Excellence of the Sangha entails that its membership is exclusive. This is a critical point. Its members become exclusive through their vows, through the willingness to take on very simple lives of renunciation, a lifestyle fully in accord with Dharma but beyond the consideration of most people. Initially to become a member is quite easy, but sustained membership requires enormous trust in the Dharma, recognition of the disadvantages of samsaric life and oodles of personal discipline. In most cases it entails rigorous training in Dharma, meditation and Vinaya. Concentrated in this life among the renunciates, the Dharma burns most brightly.5
By way of analogy the scientific community must be excellent because it sustains something sophisticated and productive of rapid progress in understanding the nature of our universe. Science concentrates people of exceptional training into a persistent stimulating and highly cooperative if not always harmonious community. Excellence also entails that its membership be exclusive, in this case ensured through years of intense education, evaluation and training, culminating in apprenticeship under a senior research scientist to qualify as competent to conduct independent research.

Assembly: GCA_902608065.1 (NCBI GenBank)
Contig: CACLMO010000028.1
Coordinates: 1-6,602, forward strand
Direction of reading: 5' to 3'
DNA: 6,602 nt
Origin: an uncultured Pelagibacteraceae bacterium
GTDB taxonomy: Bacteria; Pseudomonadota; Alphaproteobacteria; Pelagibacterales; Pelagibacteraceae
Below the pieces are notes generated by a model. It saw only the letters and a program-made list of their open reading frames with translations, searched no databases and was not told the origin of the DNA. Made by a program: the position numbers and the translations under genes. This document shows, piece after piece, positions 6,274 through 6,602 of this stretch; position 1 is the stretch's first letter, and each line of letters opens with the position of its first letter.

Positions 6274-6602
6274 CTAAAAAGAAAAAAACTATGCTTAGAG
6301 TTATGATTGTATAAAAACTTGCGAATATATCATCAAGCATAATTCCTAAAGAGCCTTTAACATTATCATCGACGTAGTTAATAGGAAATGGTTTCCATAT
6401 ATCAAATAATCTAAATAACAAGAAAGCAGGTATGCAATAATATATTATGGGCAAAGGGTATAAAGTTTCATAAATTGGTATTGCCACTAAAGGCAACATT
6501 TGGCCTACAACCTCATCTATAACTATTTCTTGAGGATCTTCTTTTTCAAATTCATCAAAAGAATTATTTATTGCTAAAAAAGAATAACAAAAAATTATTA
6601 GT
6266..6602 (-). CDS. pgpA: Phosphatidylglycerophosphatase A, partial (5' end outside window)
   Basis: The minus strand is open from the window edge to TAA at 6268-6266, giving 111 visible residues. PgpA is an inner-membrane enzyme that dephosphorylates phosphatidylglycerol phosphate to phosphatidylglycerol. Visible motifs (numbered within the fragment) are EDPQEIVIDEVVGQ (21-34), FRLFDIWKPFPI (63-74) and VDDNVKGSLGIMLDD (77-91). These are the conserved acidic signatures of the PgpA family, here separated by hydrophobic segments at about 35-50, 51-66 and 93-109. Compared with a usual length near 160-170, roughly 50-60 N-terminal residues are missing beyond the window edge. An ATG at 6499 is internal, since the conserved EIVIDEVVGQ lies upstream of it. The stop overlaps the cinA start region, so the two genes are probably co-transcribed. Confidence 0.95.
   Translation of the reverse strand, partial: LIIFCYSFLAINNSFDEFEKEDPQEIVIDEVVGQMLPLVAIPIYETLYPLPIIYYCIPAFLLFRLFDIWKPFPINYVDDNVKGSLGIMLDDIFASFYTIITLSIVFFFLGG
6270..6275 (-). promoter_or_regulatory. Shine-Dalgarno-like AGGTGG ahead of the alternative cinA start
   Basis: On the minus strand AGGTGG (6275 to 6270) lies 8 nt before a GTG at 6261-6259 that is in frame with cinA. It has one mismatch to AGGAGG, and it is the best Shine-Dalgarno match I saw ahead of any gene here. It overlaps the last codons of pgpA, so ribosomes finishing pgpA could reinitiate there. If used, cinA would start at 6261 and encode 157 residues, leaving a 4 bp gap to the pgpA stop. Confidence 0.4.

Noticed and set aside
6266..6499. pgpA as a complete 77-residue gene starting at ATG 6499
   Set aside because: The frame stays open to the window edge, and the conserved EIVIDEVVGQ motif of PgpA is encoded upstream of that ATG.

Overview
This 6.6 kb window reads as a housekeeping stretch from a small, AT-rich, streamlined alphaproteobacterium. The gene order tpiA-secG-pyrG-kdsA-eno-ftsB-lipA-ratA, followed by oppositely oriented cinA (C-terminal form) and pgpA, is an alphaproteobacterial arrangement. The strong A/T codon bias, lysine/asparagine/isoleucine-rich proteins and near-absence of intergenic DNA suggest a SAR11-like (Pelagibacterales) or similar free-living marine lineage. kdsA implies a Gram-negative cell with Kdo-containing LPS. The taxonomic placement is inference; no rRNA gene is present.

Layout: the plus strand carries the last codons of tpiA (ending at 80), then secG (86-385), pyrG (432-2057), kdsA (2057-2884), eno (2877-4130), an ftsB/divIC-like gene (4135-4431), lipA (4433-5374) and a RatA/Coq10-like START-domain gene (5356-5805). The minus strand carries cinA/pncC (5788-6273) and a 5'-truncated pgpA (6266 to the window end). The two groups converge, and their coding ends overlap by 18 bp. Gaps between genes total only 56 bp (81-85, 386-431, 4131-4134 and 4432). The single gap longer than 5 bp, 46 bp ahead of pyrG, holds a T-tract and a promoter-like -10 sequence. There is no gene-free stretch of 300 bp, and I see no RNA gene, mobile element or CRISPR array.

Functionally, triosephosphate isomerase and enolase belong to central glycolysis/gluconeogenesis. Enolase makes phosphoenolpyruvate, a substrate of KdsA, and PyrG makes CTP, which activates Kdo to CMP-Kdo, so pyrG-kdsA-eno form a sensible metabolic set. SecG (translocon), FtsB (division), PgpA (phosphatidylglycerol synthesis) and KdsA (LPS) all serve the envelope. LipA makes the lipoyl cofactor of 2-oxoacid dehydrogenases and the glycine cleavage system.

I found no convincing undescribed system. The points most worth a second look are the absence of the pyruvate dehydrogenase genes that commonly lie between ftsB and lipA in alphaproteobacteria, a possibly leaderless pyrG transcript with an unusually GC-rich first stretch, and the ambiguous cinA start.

“The comfort of the Sangha.” The Sangha appears planned as the ideal society writ small. The excellence of the Sangha makes that feasible. Internally the Sangha as envisioned by the Buddha observes no class distinctions, provides an exemplary level of gender equality,6 is regulated in a way to avoid conflicts and maintain harmony, observes procedures to negotiate disagreements should these arise, is democratic and only minimally hierarchical.